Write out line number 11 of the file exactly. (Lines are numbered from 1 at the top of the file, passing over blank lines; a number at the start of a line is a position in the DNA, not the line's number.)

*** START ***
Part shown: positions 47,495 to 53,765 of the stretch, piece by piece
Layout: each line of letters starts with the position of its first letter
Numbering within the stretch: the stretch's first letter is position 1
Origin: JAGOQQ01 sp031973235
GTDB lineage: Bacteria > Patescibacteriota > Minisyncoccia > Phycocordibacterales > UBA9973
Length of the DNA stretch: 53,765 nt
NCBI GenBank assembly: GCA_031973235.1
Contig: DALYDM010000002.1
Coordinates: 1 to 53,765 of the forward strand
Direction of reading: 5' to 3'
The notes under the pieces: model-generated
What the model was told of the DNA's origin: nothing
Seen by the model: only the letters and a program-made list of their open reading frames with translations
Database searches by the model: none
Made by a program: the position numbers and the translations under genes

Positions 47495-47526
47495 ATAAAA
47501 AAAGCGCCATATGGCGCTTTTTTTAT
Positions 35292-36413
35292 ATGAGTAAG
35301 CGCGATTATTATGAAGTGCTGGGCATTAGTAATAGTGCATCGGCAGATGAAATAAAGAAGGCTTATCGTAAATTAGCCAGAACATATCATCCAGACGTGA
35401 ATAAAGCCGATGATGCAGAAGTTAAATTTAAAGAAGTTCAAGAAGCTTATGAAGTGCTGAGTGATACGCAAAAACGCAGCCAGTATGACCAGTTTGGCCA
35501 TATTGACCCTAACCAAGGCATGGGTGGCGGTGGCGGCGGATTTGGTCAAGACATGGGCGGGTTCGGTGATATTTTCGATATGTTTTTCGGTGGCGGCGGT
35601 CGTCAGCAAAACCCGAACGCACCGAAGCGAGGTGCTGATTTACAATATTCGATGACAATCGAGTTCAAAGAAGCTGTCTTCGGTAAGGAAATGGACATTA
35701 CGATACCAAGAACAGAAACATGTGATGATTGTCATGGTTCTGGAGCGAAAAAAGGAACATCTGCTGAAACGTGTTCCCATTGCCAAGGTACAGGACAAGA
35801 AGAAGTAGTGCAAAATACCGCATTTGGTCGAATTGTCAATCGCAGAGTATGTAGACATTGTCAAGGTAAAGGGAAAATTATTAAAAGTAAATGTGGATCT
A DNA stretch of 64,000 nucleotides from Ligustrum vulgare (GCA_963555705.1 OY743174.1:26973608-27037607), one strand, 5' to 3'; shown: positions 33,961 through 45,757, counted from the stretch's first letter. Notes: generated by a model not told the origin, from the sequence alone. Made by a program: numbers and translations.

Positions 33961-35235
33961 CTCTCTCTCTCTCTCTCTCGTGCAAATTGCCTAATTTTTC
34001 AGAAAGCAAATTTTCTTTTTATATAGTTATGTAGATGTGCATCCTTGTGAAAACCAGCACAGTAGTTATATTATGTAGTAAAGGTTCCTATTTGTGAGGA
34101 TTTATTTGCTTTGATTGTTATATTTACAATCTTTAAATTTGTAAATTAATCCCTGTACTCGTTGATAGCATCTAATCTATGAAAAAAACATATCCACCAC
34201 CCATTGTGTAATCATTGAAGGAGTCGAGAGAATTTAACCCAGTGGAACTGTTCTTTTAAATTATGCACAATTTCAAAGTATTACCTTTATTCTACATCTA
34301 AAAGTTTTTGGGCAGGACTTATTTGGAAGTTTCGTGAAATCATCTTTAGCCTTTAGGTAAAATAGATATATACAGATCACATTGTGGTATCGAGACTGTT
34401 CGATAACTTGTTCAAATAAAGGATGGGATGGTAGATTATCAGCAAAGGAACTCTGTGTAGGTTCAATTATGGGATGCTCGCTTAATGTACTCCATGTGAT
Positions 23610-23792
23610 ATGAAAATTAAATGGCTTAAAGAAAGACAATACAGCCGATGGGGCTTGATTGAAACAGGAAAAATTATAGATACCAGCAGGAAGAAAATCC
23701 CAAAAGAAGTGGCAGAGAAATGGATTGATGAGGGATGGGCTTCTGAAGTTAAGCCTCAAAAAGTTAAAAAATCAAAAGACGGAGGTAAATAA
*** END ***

The notes under the pieces: model-generated